Supply chain attacks are often overlooked cyberattacks, but they can cause catastrophic damage given enough time. Supply chain attacks target vendors and suppliers instead of directly targeting a specific business, making them more difficult to detect and prevent if your vendors aren't maintaining strict cybersecurity policies and using the best tools.
What is a supply chain attack?
A supply chain attack (also known as a third-party attack, value-chain attack or backdoor breach) is when an attacker accesses a business's network via third-party vendors or suppliers; or, through the supply chain. Supply chains can be massive in scope and complex in their relationships, which is why some attacks are so difficult to trace.
Many businesses work with dozens of suppliers for everything from ingredients or production materials to outsourced work and technology. This is why it's so important to protect the supply chain and ensure the companies you're working with are as committed to that protection as you are.
How do supply chain attacks work?
A software supply chain attack only requires one compromised application or piece of software to deliver malware across the entire supply chain. Attacks will often target an application's source code, delivering malicious code into a trusted app or software system.
Attackers often target software or application updates as entry points. The problem with software supply chain attacksis that they're so difficult to trace, with cybercriminals often using stolen certificates to "sign" the code to make it look legitimate.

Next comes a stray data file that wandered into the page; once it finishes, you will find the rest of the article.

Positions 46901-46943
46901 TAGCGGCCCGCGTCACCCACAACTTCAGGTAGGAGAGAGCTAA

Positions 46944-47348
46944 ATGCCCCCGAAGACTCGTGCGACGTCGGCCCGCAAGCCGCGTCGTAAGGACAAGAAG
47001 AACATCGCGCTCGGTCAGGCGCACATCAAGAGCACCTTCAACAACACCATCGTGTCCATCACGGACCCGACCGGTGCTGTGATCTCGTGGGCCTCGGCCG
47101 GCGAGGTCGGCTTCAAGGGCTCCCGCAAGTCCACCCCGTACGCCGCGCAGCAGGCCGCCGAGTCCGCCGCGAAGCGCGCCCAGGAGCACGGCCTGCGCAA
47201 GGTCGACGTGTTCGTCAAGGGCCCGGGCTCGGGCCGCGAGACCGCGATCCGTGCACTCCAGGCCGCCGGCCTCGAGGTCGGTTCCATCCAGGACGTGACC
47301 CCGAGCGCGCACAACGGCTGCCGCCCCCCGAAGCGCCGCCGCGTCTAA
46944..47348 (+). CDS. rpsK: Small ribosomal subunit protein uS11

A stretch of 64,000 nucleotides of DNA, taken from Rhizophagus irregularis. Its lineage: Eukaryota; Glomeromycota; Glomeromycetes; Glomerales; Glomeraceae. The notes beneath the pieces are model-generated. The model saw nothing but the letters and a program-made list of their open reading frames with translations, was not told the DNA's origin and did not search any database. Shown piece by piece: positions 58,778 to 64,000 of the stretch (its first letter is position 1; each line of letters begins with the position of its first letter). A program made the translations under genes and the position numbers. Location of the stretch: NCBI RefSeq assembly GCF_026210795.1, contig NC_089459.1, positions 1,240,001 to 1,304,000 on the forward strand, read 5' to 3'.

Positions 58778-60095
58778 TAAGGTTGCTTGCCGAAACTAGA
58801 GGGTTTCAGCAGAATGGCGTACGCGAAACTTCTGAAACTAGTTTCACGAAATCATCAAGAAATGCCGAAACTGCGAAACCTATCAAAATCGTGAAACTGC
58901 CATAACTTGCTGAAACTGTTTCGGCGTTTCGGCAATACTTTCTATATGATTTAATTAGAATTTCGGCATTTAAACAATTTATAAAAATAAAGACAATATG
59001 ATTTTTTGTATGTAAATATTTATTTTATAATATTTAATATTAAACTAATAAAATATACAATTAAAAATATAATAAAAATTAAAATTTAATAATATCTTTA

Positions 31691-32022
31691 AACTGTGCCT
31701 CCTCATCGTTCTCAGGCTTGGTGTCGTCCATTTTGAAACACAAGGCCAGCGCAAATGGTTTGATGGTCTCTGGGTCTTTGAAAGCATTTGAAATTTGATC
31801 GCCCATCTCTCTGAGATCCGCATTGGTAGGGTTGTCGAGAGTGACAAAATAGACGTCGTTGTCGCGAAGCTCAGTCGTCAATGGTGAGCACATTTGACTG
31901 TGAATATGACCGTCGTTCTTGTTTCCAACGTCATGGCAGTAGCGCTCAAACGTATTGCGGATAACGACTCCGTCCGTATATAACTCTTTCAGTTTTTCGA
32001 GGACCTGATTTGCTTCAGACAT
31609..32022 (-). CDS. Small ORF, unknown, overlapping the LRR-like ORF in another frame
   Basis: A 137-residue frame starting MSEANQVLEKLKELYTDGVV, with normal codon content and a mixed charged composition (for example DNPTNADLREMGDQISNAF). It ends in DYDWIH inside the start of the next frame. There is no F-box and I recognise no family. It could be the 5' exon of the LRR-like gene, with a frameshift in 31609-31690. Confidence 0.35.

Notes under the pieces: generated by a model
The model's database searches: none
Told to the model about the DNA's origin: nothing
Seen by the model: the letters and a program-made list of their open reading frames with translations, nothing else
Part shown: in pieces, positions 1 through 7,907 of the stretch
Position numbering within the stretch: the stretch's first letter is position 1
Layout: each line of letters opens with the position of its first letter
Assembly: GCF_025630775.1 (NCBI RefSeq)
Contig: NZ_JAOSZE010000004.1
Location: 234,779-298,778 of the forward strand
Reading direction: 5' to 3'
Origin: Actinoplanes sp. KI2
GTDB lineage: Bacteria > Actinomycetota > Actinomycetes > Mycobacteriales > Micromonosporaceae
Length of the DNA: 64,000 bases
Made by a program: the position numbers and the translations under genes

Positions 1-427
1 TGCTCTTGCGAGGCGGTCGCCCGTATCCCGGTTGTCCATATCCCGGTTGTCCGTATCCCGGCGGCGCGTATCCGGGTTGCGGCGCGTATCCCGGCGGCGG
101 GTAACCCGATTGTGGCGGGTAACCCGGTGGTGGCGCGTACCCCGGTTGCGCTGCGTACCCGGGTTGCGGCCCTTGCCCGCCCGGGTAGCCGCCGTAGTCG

Hardware attacks depend on physical devices, much like the USB keylogger we mentioned earlier. Attackers will target a device that makes its way through the entire supply chain to maximize its reach and damage.
Firmware attacks insert malware into a computer's booting code in an attack that only takes a second to unfold. Once a computer boots up, the malware is executed, jeopardizing the entire system. Firmware attacks are quick, often undetectable if you're not looking for them and incredibly damaging.
Examples of supply chain attacks in the news:
The SITA data breach is estimated to have exposed more than 580,000 records from Malaysia Airlines' Frequent Flyer program. Finnair, Air New Zealand and others also reported breaches, exposing hundreds of thousands of records on customers across each airline. Singapore Airlines shared data with a company called Star Alliance, which is where the attack is believed to have originated. From there, it spread across the entire supply chain.
In perhaps one of the largest data breaches ever, the IT company SolarWinds was the victim of a supply-chain, malware attack delivered through the company's own servers during a software update. This attack affected the US Treasury Department, the US Department of Defense and many others.
What can companies do to mitigate the risk of software supply chain attacks?
Invest in SOC (security operation center) analysts. These IT professionals will look closely at your business's cybersecurity infrastructure to identify any problems or missing protection. They'll also react to threats, analyze the effects of any attacks and work to improve your system.
Apply vendor access controls. Restricting the vendor's access to your system is a great way to mitigate potential threats. In other words, don't let vendors access anything other than what they need to for the job.
Use an Enterprise Password Management Platform (EPM). EPM tools help prevent supply chain attacks by giving IT administrators complete visibility into employee password practices, as well as the ability to enforce password security rules company-wide.